What I find most useful is that I can ask stupid questions. Its responses are mostly spot-on, as you noted. It helps me parse out the complexities of my client’s industry and their requirements. I can request the source document, version, and section number to validate where its “quoted text” came from. When I found no such section existing in the actual version, it profusely apologizes and blatantly acknowledges that I am correct. How many authoritative human expert possess such admirable personality traits, and the time to waste in stupid chats. Why, it reminded me of a border collie eager to please, and it made me smile.
In drafting this thank-you note, I asked it for its preferred pronoun, but it repeatedly insisted on having no preferences. I saw in those responses a line of impartiality drawn in the sand, a sign of its upbringing. I am grateful, for future peace on earth, to the smart people putting thoughts into training it to be a good-natured being.
I had a bit more optimistic view for our future after viewing the discussion as a company in-house translator who is facing the retirement in 4 yrs, focusing more on how to improve my writing skills in both Japanese and English as well as expertise in my field of the industry.
From Ellen Tamura:
I've worked mainly through translation agencies since 1987. In the 1990s, I was paid as much as 6,000 yen per 200 words by a translation agency to translate reports intended for publication. Half that amount would be a good rate today. About three years ago, my main agency asked if I would consider switching to just editing the output of machine translation. They wanted me to refer to the original Japanese only when the English was unclear. Of course, they wanted to pay only half the rate they'd been paying me for translation. At the time, I said no because it sounded like too much hassle for too little money. I've continued to receive a reduced amount of translation work from that company - mainly more complex texts and PowerPoints which are apparently difficult to machine translate.
Since machine translation output has improved dramatically recently, I might reconsider and start editing machine translations for that company. One of the biggest problems I see with that kind of work is that machine-written text can get weird before the reader even realizes it. If I'm reading machine-generated text all day long, I become acclimated to the weirdness, unfortunately. So, I would approach machine-generated text with even more skepticism than I approach human-generated text so as not to get jerked around by the machine. That might be an odd way to put it, but that's basically what it comes down to. At least in the case of Japanese, I can refer to the original to sort things out (however, in the future, that might be machine-generated, too).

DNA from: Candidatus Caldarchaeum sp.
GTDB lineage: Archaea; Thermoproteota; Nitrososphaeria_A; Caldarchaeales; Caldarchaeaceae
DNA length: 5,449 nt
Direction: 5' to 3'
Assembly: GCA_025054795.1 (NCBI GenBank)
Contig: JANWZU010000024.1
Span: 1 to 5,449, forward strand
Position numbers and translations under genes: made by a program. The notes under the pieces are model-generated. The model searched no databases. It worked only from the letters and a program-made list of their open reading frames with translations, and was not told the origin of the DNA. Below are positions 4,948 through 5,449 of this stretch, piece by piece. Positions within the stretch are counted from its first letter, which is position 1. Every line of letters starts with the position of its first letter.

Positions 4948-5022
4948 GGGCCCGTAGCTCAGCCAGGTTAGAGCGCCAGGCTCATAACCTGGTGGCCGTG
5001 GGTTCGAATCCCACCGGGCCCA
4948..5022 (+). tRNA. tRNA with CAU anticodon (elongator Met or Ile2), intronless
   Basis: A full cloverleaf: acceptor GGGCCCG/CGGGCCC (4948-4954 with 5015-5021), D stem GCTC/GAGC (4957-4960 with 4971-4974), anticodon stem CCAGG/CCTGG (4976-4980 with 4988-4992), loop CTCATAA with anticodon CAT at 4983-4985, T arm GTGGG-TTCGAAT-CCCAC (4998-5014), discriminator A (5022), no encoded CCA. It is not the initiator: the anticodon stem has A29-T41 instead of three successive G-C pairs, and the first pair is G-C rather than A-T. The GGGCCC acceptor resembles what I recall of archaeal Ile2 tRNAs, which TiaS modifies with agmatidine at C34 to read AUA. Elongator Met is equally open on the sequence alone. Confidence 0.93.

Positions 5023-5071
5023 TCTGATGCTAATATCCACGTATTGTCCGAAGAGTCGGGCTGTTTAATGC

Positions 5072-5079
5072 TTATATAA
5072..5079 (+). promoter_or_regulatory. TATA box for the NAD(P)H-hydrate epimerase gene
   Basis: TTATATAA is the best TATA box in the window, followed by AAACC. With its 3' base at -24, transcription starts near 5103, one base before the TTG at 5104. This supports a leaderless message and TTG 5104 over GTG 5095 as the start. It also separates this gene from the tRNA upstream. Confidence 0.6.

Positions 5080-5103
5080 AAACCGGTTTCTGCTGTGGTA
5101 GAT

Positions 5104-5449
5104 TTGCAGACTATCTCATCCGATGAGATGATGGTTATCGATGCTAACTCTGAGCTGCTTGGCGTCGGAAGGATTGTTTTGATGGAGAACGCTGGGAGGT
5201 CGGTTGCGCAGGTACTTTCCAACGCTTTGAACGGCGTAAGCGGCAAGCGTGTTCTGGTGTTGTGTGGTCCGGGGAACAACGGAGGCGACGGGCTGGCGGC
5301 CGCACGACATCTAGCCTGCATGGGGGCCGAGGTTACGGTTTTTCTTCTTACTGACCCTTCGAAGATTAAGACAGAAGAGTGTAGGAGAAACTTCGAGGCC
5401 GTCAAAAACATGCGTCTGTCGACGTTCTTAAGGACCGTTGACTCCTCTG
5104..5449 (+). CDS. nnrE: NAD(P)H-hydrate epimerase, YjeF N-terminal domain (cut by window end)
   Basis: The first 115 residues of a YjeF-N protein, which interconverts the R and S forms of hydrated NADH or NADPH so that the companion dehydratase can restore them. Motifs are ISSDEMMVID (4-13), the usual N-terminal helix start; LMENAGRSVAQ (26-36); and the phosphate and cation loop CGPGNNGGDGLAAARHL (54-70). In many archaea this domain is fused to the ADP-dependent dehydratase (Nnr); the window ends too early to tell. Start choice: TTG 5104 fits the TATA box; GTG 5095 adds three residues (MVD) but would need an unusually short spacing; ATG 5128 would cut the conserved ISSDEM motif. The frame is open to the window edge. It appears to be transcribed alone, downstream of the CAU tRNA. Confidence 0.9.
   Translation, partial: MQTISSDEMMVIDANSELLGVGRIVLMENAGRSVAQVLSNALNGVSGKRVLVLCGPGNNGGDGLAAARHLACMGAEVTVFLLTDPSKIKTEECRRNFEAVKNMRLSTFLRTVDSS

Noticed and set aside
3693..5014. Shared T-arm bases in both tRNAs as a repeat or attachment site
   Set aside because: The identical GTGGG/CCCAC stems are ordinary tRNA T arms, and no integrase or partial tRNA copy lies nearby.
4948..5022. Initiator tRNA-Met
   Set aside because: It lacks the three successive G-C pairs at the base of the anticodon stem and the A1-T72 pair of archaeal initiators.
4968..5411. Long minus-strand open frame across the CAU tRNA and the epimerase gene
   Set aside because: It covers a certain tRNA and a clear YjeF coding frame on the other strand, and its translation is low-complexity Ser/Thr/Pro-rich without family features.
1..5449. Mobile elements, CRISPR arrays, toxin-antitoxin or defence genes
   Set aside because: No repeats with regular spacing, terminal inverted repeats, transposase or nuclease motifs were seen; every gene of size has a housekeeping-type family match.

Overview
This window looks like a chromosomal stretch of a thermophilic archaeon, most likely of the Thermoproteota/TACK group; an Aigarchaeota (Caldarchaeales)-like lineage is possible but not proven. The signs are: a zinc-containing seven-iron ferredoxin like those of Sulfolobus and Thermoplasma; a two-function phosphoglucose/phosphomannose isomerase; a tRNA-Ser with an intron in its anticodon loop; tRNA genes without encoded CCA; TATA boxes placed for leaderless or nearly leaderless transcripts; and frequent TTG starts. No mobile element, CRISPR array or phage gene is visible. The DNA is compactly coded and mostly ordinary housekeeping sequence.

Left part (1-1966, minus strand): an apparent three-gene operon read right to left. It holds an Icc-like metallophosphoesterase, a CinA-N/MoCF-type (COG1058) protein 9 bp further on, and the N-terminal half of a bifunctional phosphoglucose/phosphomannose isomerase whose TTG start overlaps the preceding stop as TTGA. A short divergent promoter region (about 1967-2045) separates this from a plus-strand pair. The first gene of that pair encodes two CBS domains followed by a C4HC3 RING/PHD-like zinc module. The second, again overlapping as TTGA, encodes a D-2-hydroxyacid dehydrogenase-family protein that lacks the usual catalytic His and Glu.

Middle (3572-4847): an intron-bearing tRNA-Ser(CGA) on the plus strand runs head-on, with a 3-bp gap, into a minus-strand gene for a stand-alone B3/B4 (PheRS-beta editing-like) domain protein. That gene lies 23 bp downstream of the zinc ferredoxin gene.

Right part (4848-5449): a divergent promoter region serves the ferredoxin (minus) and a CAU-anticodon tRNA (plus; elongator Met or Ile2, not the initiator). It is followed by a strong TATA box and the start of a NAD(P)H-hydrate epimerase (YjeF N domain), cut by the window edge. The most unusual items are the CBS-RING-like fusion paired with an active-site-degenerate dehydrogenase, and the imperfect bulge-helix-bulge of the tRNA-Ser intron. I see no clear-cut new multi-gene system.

I can't comment on the overall market for Japanese-to-English translation because I haven't been applying for new work, but of course no one is going to pay someone to translate when they can just run documents through Google Translate, DeepL, or GPT. This means that, even if people will pay for translations of more complicated texts, there will be no entry-level work for new translators to develop their skills. Machine translation makes errors, but as AI improves, the errors are fewer and fewer. In the past, I was occasionally asked to edit translations by other humans, and human translators, who are much slower and cost a lot, also make plenty of egregious errors.
Currently, I think many people vastly underestimate the power of AI, and I think translation work as we know it is finished. As Tom mentions, there may still be jobs in cross-cultural training and hand-holding for clients venturing into foreign markets, but that's nothing like the job of being a specialist in translation as we've known it heretofore. In fact, I think there may soon be AI avatars that can do cross-cultural training as well as humans can. The only thing left for humans to do will be to advocate for the biosphere (which machines don't need). We might still want humans to translate poetry or very important speeches, etc., but as with buggy whip makers, it will be a very niche market (unless there is a major electro-magnetic pulse event that destroys all of our electronics and sends us back to the Stone Age).
I'm a little sad to see the relationship between the translator and the text change and to see the skills I've learned becoming largely obsolete. Translating the old-fashioned way involves much more mental activity than running a text through a computer - I remember in the early days looking up each kanji I didn't know one by one in paper dictionaries (the baseline for function literacy is over 2,000 kanji) until the dictionaries were grimy and ragged, wracking my brains over grammar and syntax, figuring out who was trying to communicate what to whom and why, thinking about how best to put that into English, and staying up until 2 am to meet deadlines while also raising babies (and yes, I also walked uphill to school, both ways, in the snow), etc.
Now if only the machines could figure out how to slow down the mass extinction of the biosphere, not to mention how to resolve our social problems.